September 6, s004
Prosecuting cops can cost taxpayers more than the average criminal defendant.
Adding to the cost of criminal prosecutions and investigations of police officers is placing them on paid leave while their cases inch through the criminal justice system.
The Mesa Police Department has been hit particularly hard of late as six officers accused of crimes have been on paid leave since October 2002. The cost in salaries alone has reached roughly $260,000, most of it coming for a retired Mesa lieutenant who collected his $83,000 annual salary for 15 months during a criminal investigation and indictment.
Randall Lineberger, who retired Aug. 31 and who is accused of reporting a fake burglary to collect on a fraudulent insurance claim, is scheduled to enter a plea of either guilty or no contest Tuesday in Maricopa County Superior Court.
So why not just fire officers suspected of crimes? Most police departments, including those in Mesa, Tempe, Gilbert and Scottsdale, typically wait until a criminal investigation is complete before conducting the related administrative investigation. The internal inquiry is used to determine whether someone violated department policy and should be fired.
"Our employees go through the same type of criminal justice system as any other citizen on the street, so we want that to run its course before we make any decisions," said Mesa police Sgt. Chuck Trapani, a department spokesman.
The department may act administratively if there is an obvious violation of department policy, Trapani said.
At the heart of that practice is a U.S. Supreme Court ruling that says a police officer can be compelled to answer questions in an administrative investigation but the answers can’t be used against him in the criminal investigation, police officials said.
But in the case of former Chandler police officer Daniel Lovelace, who was acquitted in July of charges of seconddegree murder and endangerment stemming from an onduty shooting, the Chandler Police Department conducted both investigations simultaneously. Lovelace shot and killed Dawn Rae Nelson, 35, on Oct. 11, 2002, and was fired a month later. He has asked for his job back, and reinstatement proceedings are scheduled to be held in October.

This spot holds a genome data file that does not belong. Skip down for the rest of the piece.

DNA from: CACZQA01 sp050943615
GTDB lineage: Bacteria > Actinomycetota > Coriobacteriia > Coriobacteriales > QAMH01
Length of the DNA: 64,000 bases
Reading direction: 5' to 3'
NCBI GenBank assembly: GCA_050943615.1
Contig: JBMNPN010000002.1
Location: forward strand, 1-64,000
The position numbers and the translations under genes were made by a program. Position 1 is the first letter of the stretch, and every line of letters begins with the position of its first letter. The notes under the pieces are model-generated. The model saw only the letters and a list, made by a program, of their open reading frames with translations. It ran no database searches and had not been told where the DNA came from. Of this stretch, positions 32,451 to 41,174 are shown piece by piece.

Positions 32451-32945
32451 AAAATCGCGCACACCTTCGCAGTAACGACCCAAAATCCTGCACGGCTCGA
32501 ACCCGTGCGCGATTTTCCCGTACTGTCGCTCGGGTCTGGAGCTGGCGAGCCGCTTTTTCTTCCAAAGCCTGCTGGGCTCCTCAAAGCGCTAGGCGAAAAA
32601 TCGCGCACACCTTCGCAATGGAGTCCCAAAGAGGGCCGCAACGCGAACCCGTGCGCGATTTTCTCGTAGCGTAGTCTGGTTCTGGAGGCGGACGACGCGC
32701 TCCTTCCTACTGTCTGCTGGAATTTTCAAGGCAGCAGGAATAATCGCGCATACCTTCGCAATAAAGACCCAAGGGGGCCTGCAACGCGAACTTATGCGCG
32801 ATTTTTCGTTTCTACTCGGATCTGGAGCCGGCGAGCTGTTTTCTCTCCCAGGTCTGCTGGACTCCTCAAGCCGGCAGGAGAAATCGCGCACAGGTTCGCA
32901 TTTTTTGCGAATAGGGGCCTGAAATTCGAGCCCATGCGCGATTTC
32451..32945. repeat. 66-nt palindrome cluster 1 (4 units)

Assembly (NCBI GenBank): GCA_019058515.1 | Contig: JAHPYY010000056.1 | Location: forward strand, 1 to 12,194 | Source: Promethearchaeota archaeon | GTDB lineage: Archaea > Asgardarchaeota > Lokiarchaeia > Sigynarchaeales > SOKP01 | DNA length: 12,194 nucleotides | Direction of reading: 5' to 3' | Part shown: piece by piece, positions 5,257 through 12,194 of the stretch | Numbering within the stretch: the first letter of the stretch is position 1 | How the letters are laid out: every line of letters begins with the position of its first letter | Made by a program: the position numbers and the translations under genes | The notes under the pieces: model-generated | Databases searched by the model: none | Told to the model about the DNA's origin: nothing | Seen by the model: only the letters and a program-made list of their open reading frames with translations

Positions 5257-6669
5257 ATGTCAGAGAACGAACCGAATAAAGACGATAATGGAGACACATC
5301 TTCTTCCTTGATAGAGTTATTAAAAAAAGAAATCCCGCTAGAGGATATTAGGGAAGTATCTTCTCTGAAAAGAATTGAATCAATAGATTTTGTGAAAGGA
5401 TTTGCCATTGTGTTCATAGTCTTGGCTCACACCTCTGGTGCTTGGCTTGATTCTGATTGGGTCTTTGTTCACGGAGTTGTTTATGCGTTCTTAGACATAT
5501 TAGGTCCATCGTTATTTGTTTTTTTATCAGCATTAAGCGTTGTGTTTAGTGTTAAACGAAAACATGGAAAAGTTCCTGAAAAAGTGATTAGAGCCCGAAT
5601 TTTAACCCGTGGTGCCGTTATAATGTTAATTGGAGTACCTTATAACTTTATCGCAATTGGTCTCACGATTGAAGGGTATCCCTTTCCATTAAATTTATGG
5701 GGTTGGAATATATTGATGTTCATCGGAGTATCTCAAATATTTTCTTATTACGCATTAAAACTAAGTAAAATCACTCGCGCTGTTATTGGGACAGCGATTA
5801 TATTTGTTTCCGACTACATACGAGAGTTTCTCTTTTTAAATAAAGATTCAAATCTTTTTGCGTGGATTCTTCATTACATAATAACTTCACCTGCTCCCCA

Chandler usually runs its criminal and administrative investigations simultaneously, said detective George Arias, Chandler police spokesman.
"There’s no reason not to have them run together," Arias said.
Bill FitzGerald, spokesman for the Maricopa County Attorney’s Office, the agency that prosecutes most of the felony cases in the county, said his office takes no position on the order of the investigations, just that they be kept separate.
In Lineberger’s case, he was sent home on March 14, 2003, a day after Chandler police began investigating.
He is scheduled for a "change of plea" hearing Tuesday in front of Superior Court Judge Michael Wilkinson.
"It’s reasonable that the police department doesn’t just fire somebody based on an allegation," said Marc Victor, Lineberger’s defense attorney.
Three other Mesa officers who were convicted of crimes racked up $106,000 in salary as their cases went through the judicial system. Guy Adams was placed on paid leave Oct. 10, 2002, and was fired Aug. 19, 2003, six days after a jury convicted him of theft.
Merle Davis was placed on leave Nov. 11, 2002, and resigned April 11, 2003, six weeks after pleading guilty to aggravated harassment. He earned an early release from probation, according to court records.
Marc Therre has been on leave since Oct. 9, 2003. He pleaded guilty Feb. 11 to a misdemeanor charge of domestic violence/disorderly conduct.
The Maricopa County Attorney’s Office declined to prosecute Mesa officers Rigoberto Ramirez and Eric Zimmerman on misconduct allegations. Both resigned, and their paid leave amounted to more than $43,000.
Trapani said that reassignment, such as desk duty, often isn’t an option instead of paid leave, but that is up to the police chief.
Administrative leave isn’t a paid vacation, either.
Trapani said officers are required to stay at home eight hours a day, five days a week, are given a pager and are told to be available.
"Our chief actually checks up on people who are on administrative suspension," Trapani said.